Google recently sent out invitations to an event on November 16th, during which the company will make a “special announcement.” The invite’s tagline says: “These go to eleven,” a famous quote from the popular comedy This is Spinal Tap that takes you behind the scenes of a rock band. The quote suggests Google’s event will have some sort of music focus, however Google also sent along an image of a T-Mobile logo spray painted on a building, so perhaps we’ll hear about a new phone instead. We’ll keep you updated with all of the details when the event kicks off at 5:00 p.m. EST on November 16th. Hit the jump for a teaser image provided by Google. More →
On Wednesday, Android head Andy Rubin said that Google’s Music Store will offer a special “twist” that will separate it from its competitors. Speaking to Business Insider, an anonymous record industry source said the “twist” is that Google Music users will be able to share songs with other users “on a limited basis.” Reportedly, the catch is that users will need to purchase the song first and friends will only be able to listen to the track for a limited amount of time. The service reminds us a lot of Spotify, which allows users to share tracks with one another for free. However, the free version of Spotify requires a user to listen to an occasional advertisement unless they sign up for one of two monthly subscription options. It is unclear when Google will launch its Music Store, but rumors have suggested it could make its debut this quarter. More →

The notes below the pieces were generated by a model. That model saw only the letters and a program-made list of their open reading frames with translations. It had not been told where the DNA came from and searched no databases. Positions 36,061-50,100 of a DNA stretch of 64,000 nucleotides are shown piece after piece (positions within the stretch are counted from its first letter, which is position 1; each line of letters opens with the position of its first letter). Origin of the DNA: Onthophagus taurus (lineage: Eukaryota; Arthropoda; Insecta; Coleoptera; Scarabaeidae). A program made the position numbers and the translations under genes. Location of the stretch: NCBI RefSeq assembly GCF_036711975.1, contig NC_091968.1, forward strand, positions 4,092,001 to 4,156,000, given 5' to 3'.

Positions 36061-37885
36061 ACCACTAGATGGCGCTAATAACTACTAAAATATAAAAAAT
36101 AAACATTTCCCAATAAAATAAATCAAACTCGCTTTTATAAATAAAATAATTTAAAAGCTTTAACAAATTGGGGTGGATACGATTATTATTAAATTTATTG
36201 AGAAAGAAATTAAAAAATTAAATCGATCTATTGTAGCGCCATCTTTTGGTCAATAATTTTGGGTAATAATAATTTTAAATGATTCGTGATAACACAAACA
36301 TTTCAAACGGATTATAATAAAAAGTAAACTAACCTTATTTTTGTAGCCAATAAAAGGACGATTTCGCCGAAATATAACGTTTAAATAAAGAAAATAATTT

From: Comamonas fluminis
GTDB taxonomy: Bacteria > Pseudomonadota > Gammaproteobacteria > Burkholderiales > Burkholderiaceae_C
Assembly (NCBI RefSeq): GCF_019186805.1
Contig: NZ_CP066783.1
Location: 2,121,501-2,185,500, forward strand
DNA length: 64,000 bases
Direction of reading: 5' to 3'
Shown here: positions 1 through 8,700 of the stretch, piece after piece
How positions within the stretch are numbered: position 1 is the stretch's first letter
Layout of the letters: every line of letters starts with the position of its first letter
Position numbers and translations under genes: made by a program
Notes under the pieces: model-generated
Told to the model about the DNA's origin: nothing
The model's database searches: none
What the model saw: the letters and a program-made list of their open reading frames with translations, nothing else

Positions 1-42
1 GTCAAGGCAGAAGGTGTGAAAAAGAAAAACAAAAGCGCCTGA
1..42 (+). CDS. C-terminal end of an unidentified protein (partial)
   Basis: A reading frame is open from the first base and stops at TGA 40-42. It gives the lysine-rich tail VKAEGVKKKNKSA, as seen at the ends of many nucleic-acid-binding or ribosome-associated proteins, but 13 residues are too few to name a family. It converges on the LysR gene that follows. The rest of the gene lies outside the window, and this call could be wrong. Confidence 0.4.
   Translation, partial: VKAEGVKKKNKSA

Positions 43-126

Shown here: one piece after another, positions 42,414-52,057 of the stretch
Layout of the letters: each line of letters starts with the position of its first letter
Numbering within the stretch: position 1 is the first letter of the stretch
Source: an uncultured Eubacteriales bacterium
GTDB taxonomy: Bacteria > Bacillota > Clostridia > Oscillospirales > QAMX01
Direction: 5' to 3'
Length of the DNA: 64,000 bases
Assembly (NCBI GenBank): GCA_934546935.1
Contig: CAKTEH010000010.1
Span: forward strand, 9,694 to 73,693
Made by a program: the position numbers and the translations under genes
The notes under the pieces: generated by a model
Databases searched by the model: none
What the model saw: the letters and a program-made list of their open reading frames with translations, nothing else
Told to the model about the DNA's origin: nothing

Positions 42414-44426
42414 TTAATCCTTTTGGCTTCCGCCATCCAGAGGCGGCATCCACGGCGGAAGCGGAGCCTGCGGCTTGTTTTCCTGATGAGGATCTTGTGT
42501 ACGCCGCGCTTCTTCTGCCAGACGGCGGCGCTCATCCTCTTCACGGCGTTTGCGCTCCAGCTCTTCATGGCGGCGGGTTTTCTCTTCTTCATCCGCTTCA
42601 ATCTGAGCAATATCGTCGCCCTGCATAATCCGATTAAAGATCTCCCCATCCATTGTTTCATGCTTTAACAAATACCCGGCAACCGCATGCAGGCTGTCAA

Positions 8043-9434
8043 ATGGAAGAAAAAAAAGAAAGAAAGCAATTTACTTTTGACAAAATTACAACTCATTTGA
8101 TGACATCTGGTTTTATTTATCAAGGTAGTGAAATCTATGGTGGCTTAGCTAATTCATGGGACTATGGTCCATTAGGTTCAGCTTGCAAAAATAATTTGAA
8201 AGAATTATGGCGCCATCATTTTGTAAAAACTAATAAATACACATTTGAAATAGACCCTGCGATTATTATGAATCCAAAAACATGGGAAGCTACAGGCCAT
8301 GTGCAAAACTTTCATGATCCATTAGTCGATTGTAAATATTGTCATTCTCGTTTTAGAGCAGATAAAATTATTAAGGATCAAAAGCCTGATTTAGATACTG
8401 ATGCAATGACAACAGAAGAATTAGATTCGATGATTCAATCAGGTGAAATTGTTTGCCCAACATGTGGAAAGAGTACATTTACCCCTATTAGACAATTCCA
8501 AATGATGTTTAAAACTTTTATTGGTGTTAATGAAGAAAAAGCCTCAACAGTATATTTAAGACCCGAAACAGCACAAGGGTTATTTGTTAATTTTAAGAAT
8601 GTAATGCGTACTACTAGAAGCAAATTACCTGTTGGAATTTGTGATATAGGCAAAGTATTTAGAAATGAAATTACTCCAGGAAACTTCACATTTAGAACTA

During the AsiaD conference in Hong Kong on Wednesday, Google’s Android boss Andy Rubin said his company’s upcoming music store “will have a little twist.” Rubin confirmed Google “won’t just be selling 99 cent tracks,” which suggests it might take a subscription-based approach, or even offer ad-based free listening as Spotify does. Google Music beta already allows users to store up to 20,000 in the cloud. Reportedly, Google is only close to sealing a deal with EMI snd has not yet signed each of the other major record labels. Rubin explained that Google’s image as a search engine may have contributed to a stall in the deals. “Google is in the very very early phases of adding consumer products to our portfolio,” Rubin said during AsiaD. “The media industry didn’t see us as that. They saw us a search company.” Reports surfaced on Tuesday that suggested Google will launch its music store this quarter, but a separate story from The New York Times has said it could launch in the coming weeks. More →